Tail of the Dragon revisited Charleston, South Carolina in January of 2010. Having missed a few of the places of interest on our last trip and having a mad craving for seafood, we returned. With temps too chilly to ride, and a snowstorm on the way, we decided to cage this trip and bring the golf clubs. It just so happened that the Bold Fresh Tour was in town and we discovered that we had tickets in our pocket.

Arriving in Charleston we cleaned-up and headed downtown for dinner. Failing to find The Boat House, which we later learned had burned down, we settled on the Slightly North of Broad Street (SNOBS) since it had been recommended by a friend. To start with, parking in the downtown area is hard to find. Circling the block several times we finally located a spot on a nearby side street.

SNOBS was packed even at 8:30 on a Wednesday night so we had a 30 minute wait at the bar. The place was crowded and loud which we can endure if the food is exceptional. I ordered a grilled Maverick Beef Tenderloin with deviled crab cake, béarnaise, and green peppercorn sauce. It was okay, but the crab overpowered the steak. Not the best combination in my mind.

Nancy ordered from the “small plate” menu a beet/arugula salad with blood red dressing and a pasta. She said it was excellent. A moderate priced Schug pinot was also good. We’d give SNOBS a fair rating, but will look further before returning.

Thursday night we had dinner at the Fleet Landing Restaurant located downtown on the water. We called ahead to make reservations, and got a table on the outside enclosed for winter, heated deck. We were the only ones out there and it was quiet compared to the roar inside. Not much on atmosphere, just a large open concrete building with decor termed “maritime chic”. The building was a debarkation point for sailors in WWII.

We ate fried oysters, seared scallops, low country grits, and southern slaw accompanied by a bottle of Schug chardonnay. The food/wine was excellent and we much enjoyed the privacy of the deck. We would return to the Landing with no problem.

Friday night we headed out for a once-in-a-lifetime dinner adventure. We always look for something special and we found the pot of gold in Charleston. The Bowens Island Restaurant had rave reviews on the RoadFood.com website. As we headed that way at about 5:30 Nancy, who is not exactly a lover of sea food, was reading more reviews on the Internet. Seems this place either gets a 5-star or 1-star rating, nothing in between. One reviewer recounted their 1-star visit saying a dog wandered through the restaurant as they ate and then a rat scampered across the floor. We almost turned around, but remained determined in checking this place out.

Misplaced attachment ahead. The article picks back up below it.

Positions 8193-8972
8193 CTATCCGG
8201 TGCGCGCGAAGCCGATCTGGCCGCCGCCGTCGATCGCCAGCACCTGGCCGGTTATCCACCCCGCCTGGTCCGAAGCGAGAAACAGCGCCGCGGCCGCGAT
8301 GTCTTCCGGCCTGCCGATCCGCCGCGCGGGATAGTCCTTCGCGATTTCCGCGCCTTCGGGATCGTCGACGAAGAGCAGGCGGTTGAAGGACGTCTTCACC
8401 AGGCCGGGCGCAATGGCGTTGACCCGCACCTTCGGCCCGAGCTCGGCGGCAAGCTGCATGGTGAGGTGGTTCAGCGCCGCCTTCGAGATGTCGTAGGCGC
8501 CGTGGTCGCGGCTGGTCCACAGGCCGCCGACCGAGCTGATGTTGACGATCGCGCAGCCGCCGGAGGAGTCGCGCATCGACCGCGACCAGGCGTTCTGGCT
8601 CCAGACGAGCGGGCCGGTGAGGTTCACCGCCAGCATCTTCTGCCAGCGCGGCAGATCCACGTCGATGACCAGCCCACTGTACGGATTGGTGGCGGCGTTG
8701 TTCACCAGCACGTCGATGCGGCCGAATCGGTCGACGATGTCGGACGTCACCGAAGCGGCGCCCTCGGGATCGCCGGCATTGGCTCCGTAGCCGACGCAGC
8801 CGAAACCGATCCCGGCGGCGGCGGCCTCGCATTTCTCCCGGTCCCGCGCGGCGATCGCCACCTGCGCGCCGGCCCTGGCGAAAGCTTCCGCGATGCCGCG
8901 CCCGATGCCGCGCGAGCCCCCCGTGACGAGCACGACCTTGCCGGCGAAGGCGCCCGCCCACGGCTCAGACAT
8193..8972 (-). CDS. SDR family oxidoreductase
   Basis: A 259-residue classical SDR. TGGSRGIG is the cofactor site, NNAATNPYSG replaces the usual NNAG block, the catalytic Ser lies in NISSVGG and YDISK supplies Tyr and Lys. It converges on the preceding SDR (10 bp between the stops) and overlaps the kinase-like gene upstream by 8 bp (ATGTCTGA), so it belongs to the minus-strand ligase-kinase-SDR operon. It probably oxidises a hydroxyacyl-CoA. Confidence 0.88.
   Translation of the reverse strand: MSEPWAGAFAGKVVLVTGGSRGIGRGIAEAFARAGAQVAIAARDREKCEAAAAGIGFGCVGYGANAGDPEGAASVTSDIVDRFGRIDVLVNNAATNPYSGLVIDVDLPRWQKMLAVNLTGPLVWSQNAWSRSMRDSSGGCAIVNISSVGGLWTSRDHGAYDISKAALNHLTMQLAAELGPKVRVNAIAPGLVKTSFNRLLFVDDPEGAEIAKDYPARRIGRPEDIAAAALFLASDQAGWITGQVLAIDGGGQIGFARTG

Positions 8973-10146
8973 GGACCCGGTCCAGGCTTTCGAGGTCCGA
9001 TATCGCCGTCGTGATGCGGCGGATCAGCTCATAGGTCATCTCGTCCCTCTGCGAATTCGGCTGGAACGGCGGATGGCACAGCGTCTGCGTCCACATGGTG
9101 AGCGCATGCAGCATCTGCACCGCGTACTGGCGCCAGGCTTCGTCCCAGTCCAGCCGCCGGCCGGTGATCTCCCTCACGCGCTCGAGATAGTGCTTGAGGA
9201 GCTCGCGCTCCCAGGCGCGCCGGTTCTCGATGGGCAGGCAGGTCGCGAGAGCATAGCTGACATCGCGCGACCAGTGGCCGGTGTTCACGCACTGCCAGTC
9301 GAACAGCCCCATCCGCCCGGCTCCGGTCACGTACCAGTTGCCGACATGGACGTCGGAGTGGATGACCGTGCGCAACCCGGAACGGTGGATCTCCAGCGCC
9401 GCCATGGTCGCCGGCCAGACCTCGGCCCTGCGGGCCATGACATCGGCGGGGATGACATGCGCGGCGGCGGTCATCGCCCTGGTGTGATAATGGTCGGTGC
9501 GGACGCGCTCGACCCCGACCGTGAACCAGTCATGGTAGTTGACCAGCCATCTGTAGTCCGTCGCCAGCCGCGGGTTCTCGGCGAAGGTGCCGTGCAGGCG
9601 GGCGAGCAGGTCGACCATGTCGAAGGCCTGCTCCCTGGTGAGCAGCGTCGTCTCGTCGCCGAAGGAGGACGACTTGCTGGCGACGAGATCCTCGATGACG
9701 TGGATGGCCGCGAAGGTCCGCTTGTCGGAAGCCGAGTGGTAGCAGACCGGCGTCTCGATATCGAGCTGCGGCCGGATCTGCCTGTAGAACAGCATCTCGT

As we turned onto the side road leading out to Bowens Island a ragged sign informed us we were going in the right direction. Then the pavement turned to shellrock and a sign warned “END COUNTY MAINTENANCE”. Ever seen the movie Wrong Turn? We followed the rutted road to the end where we saw what appeared to be an abandoned boatyard on one side and mounds of oyster shells on the other. We parked between a new Cadillac and a rusted-out 80s Buick. A tall black man with a shovel was standing nearby between two dilapidated buildings. Two large pots were steaming over open fires. Ever seen a Stephen King movie?

I let Nancy walk ahead to confront the ominous figure … she can run faster and farther than I can. Soon she was waving me over. I would have felt better if I were packing, but all I had to defend myself with was a camera. As I approached the man was lifting the lid on one of the pots and Nancy was peering in. “Don’t get too close” I almost shouted.

Soon I too was peering into the pot filled with steaming oysters. The Roastmaster Henry was the main chef at Bowens and working at the main entrance keeps the oysters moving as you will soon see.

Walking toward an oddly decorated building over the water we were directed into what looked to be a bait shop. Here we met Robert who admitted to being the owner of the establishment. I saw beer in a cooler behind him and immediately felt better. Robert told us that his grandfather had started the restaurant back in the 40s and he had taken it over after giving-up his law practice. Robert also advised that he only took cash as we placed our order and he wrote it down on a spiral bound notebook. Reaching for my wallet he said that he’d catch us on the way out.